Additional note: Although I have no swap partition(s) on the computer of my example I would like to encourage people, who are willed to have them, to read this very interesting mail I gave the link to, because it explains the usage of swap with BTRFS in RAID mode.

Answer to question 2 - How to make other drives bootable

As for what I know until now, using grub-install /dev/sdb (and even an additional update-grub) seems to be not enough. I will explain why I think so.

When I tried the reverse way by offline-unplugging drive A and only booting with drive B the following happened. The bootloader GRUB appeared and I did the same steps like in point 2 of question 1. Right after confirming with F10 the boot process immediatly stopped with a blank screen (I am talking of an active monitor, black background, no cursor). So obviously something is wrong here with the bootloader on drive B. (Remember: I've got a RAID 1 and can't boot from my second drive after the first drive "failing".)

I helped myself by doing a hard reset, plugged in drive A again (so A and B both present again) and booted into the OS. Because my drives A and B are absolutly identical I copied the whole MBR (containing the bootloader) from the working drive A to B in raw mode with dd if=/dev/sda of=/dev/sdb bs=512 count=1. I shutdown the computer, unplugged drive A like before and guess what happened? After performing the steps for degradation again I could finally manage to boot into the OS only from drive B.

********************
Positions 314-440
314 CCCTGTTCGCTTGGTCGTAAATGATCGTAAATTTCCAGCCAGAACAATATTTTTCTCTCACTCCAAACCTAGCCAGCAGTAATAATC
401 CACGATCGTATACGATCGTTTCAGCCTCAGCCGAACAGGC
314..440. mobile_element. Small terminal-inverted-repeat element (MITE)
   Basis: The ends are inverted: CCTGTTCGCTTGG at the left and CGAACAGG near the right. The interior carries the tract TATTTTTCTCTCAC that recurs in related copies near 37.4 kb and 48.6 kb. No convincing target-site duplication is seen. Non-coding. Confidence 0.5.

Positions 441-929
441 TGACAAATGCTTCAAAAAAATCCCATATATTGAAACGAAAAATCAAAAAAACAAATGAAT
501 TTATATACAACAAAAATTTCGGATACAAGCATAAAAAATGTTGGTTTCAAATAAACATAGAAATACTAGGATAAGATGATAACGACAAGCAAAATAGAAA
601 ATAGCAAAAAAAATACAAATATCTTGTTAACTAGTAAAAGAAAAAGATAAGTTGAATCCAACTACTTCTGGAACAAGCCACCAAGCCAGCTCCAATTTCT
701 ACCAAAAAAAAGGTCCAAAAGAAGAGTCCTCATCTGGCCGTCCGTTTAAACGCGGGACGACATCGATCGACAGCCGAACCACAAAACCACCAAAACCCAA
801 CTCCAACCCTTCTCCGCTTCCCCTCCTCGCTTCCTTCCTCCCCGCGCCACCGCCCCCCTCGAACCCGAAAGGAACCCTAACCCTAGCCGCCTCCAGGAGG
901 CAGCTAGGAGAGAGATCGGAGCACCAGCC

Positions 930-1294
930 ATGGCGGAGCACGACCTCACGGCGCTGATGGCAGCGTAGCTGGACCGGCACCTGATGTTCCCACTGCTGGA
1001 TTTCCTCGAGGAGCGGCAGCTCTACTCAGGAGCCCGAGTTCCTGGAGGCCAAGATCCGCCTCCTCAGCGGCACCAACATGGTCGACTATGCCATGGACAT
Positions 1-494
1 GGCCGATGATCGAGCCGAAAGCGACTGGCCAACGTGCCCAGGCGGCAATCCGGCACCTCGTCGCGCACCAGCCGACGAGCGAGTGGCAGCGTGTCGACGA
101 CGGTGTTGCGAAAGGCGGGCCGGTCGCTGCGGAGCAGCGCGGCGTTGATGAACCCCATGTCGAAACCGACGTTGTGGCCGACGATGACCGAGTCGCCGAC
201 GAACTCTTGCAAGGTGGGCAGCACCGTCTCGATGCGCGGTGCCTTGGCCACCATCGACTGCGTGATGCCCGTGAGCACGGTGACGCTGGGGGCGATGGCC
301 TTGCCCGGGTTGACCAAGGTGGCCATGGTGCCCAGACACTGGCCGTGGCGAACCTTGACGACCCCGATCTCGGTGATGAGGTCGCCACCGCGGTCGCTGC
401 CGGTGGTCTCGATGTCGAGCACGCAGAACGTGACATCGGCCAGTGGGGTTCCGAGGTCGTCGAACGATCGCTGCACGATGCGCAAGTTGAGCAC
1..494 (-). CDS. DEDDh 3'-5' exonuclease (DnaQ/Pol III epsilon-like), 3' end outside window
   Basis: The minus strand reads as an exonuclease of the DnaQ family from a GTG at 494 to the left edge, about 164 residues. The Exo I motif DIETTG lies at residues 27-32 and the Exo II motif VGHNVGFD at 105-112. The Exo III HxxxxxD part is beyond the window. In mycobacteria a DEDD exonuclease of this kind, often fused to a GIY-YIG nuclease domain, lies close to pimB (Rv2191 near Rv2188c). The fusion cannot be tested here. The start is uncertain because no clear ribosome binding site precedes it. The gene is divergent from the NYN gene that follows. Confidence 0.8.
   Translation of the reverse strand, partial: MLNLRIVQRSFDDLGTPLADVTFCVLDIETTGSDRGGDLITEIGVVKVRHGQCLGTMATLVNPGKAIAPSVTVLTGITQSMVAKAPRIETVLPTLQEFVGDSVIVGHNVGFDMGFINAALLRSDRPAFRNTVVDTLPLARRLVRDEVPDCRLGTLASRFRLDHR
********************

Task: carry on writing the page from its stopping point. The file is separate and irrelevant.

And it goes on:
I have to summarize that I still don't know whether this has to do with my partition table (MSDOS - not GPT) or the command grub-install in combination with BTRFS or something else. I also don't get the dimension of potential drawbacks my raw copy has compared to a grub-install. (Maybe someone could clarify this a bit in a comment underneath this answer.)

Please note, that I am still researching in that context and I will update this answer once again. I want to clear up more, but I need some more time working through the raw code of the MBR's sector layout of both drives and figure out whether the problem comes from the bootloader or even the disk identities.

Answer to question 3 - How to handle the mount option ssd

It depends on whether the mainboard is able to pass the drive situation correctly. As stated on btrfs.wiki.kernel.org BTRFS itself relies on values of the OS. Because of the fact that other modules in the OS may also depend on these values it is much better to check /sys/block/sdX/queue/rotational for its appropriate value (0: SSD, 1: HDD) in general. If the values fit leave the ssd option.